Preclinical/Animal Transporters

Octn2 - rat

Octn2 (organic cation / carnitine transporter 2), rat

Aliases: CT1, UST2r
Gene name:  Solute carrier family 22 member 5 (SLC22A5)

Rat Octn2 (organic cation/carnitine transporter novel type 2) is a specific sodium/L-carnitine co-transporter [1]. OCTN2/Octn2 was one of the first uptake transporters cloned from rat [1, 2], human [3] and mouse [4] tissues, respectively. Expression of OCTN2/Octn2 is relatively ubiquitous [5]. In general, tissue distribution of OCTN2/Octn2 is similar in human and rats [6-12], while a few differences in function have been noted. OCTN2/Octn2-mediated organic cation transport is pH-sensitive [13, 14]. 
Human and rat OCTN2/Octn2 show overlapping but somewhat different substrate and inhibitor specificities. Transport properties of rat Octn2 and human OCTN2 expressed on the same genetic background using L-carnitine, a physiological substrate, and mildronate, the most efficiently transported drug was correlated by Szabó and coworkers [15]. The data indicated that despite overall similar substrate profiles, human OCTN2 had higher affinity for L-carnitine compared to rat Octn2. As free L-carnitine levels are close to its total plasma levels (20-60 µM) [16, 17], the in vitro data also means that both the human and rat transporters operate at or close to maximum rates to supply carnitine to tissues in vivo. A similar difference was observed in the affinity of OCTN2/Octn2 towards mildronate. 
Many pharmacologically important drugs were shown to affect L-carnitine transport by OCTN2/Octn2. The transporters from these two species showed different but overlapping inhibitor specificities as the differences in IC50 values were less than 3-fold for 13 of 15 compounds tested. 
Together with Octn1 and Mate1, Octn2 is capable of transporting oxaliplatin, an important drug used to treat colorectal cancer. Using animal models and overexpressing HEK293, PC12 and Flp‐in‐293 cell lines, a study observed that rat Mate1, Octn1 and Octn2 are involved in platinum accumulation at the dorsal root ganglion (DRG), oxaliplatin-induced cytotoxicity and neurotoxicity. Combined, these results indicate that Octn1, Octn2 and Mate1 are involved in the onset of peripheral neuropathy, an adverse effect associated with taking higher doses of oxaliplatin [18]. These data suggest that in vivo rat preclinical models may be applicable to predict human OCTN2-mediated toxicity and adverse events in the clinic, but in vitro differences between Octn2/OCTN2 transporter profiles should be taken into account.


1.    Schomig, E., et al., Molecular cloning and characterization of two novel transport proteins from rat kidney. FEBS Lett, 1998. 425(1): p. 79-86.
2.    Sekine, T., et al., Molecular cloning and characterization of high-affinity carnitine transporter from rat intestine. Biochem Biophys Res Commun, 1998. 251(2): p. 586-91.
3.    Tamai, I., et al., Molecular and functional identification of sodium ion-dependent, high affinity human carnitine transporter OCTN2. J Biol Chem, 1998. 273(32): p. 20378-82.
4.    Tamai, I., et al., Molecular and functional characterization of organic cation/carnitine transporter family in mice. J Biol Chem, 2000. 275(51): p. 40064-72.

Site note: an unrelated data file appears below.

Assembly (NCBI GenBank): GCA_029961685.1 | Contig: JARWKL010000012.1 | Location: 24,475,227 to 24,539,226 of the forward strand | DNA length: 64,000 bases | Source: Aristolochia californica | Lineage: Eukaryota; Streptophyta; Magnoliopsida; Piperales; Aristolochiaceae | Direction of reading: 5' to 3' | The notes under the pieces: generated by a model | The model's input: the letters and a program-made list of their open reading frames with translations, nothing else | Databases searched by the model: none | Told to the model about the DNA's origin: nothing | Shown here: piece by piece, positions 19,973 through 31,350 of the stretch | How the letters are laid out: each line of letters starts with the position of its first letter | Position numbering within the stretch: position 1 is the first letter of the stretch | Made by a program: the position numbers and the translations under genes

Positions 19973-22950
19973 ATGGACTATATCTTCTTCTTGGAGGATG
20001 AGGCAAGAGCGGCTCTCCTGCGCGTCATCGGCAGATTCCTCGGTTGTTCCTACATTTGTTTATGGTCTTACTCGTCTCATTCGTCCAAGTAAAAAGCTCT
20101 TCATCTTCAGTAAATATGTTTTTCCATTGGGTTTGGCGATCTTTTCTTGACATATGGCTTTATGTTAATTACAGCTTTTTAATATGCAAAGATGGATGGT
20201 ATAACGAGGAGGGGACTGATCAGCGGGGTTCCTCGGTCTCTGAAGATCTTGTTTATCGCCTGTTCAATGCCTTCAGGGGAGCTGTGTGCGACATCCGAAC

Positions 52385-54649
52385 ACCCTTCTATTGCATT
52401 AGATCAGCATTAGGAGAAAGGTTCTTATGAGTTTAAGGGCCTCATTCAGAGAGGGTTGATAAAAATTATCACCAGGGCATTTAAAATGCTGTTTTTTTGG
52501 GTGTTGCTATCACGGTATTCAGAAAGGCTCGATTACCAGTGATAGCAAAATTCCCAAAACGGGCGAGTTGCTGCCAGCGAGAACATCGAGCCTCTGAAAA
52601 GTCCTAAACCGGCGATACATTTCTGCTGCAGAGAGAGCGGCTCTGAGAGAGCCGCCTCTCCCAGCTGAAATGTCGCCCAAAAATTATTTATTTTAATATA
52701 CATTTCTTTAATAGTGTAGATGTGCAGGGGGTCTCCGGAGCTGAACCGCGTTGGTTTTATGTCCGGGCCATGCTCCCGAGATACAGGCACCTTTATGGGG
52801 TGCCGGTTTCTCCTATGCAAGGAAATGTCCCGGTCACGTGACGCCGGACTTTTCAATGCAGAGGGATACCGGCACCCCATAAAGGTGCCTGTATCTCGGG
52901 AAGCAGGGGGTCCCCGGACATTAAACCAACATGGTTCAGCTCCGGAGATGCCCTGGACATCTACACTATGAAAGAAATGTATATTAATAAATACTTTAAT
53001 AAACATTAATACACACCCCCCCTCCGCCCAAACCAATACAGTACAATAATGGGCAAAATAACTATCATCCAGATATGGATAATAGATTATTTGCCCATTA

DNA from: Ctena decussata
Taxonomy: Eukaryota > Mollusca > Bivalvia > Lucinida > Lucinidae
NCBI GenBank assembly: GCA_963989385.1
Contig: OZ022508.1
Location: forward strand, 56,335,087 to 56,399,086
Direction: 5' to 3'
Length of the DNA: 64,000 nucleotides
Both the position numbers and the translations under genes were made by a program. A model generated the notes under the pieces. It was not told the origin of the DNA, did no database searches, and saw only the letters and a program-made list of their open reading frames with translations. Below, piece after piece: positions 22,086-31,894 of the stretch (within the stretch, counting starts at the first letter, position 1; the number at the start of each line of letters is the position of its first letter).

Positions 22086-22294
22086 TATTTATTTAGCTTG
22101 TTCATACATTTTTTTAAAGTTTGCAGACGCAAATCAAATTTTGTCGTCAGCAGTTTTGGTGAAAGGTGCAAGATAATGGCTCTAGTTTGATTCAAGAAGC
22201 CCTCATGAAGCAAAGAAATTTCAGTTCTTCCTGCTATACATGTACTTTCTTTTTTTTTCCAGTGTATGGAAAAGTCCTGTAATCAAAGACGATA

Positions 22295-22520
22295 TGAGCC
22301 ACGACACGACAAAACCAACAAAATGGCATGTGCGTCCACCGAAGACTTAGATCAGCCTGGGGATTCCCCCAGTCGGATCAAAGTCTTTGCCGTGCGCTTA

5.    Wu, X., et al., cDNA sequence, transport function, and genomic organization of human OCTN2, a new member of the organic cation transporter family. Biochem Biophys Res Commun, 1998. 246(3): p. 589-95.
6.    Furuichi, Y., et al., Muscle contraction increases carnitine uptake via translocation of OCTN2. Biochem Biophys Res Commun, 2012. 418(4): p. 774-9.
7.    Inazu, M., et al., Functional expression of the organic cation/carnitine transporter 2 in rat astrocytes. J Neurochem, 2006. 97(2): p. 424-34.
8.    Koepsell, H. and H. Endou, The SLC22 drug transporter family. Pflugers Arch, 2004. 447(5): p. 666-76.
9.    Nishimura, M. and S. Naito, Tissue-specific mRNA expression profiles of human ATP-binding cassette and solute carrier transporter superfamilies. Drug Metab Pharmacokinet, 2005. 20(6): p. 452-77.
10.    Okura, T., S. Kato, and Y. Deguchi, Functional expression of organic cation/carnitine transporter 2 (OCTN2/SLC22A5) in human brain capillary endothelial cell line hCMEC/D3, a human blood-brain barrier model. Drug Metab Pharmacokinet, 2014. 29(1): p. 69-74.
11.    Sekine, T., et al., Cloning, functional characterization, and localization of a rat renal Na+-dicarboxylate transporter. Am J Physiol, 1998. 275(2 Pt 2): p. F298-305.
12.    Terada, T., et al., Expression profiles of various transporters for oligopeptides, amino acids and organic ions along the human digestive tract. Biochem Pharmacol, 2005. 70(12): p. 1756-63.
13.    Koepsell, H., Polyspecific organic cation transporters: their functions and interactions with drugs. Trends Pharmacol Sci, 2004. 25(7): p. 375-81.
14.    Ohashi, R., et al., Na(+)-dependent carnitine transport by organic cation transporter (OCTN2): its pharmacological and toxicological relevance. J Pharmacol Exp Ther, 1999. 291(2): p. 778-84.
15.    Szabo, K., et al., Species specificity profiling of rat and human organic cation/carnitine transporter Slc22a5/SLC22A5 (Octn2/OCTN2). Drug Metab Pharmacokinet, 2016.
16.    Borum, P.R., Variation in tissue carnitine concentrations with age and sex in the rat. Biochem J, 1978. 176(3): p. 677-81.
17.    Kepka, A., et al., Plasma carnitine concentrations after chronic alcohol intoxication. Postepy Hig Med Dosw (Online), 2013. 67: p. 548-52.
18.    Fujita, S., et al., Identification of drug transporters contributing to oxaliplatin-induced peripheral neuropathy. J Neurochem, 2019. 148(3): p. 373-385.

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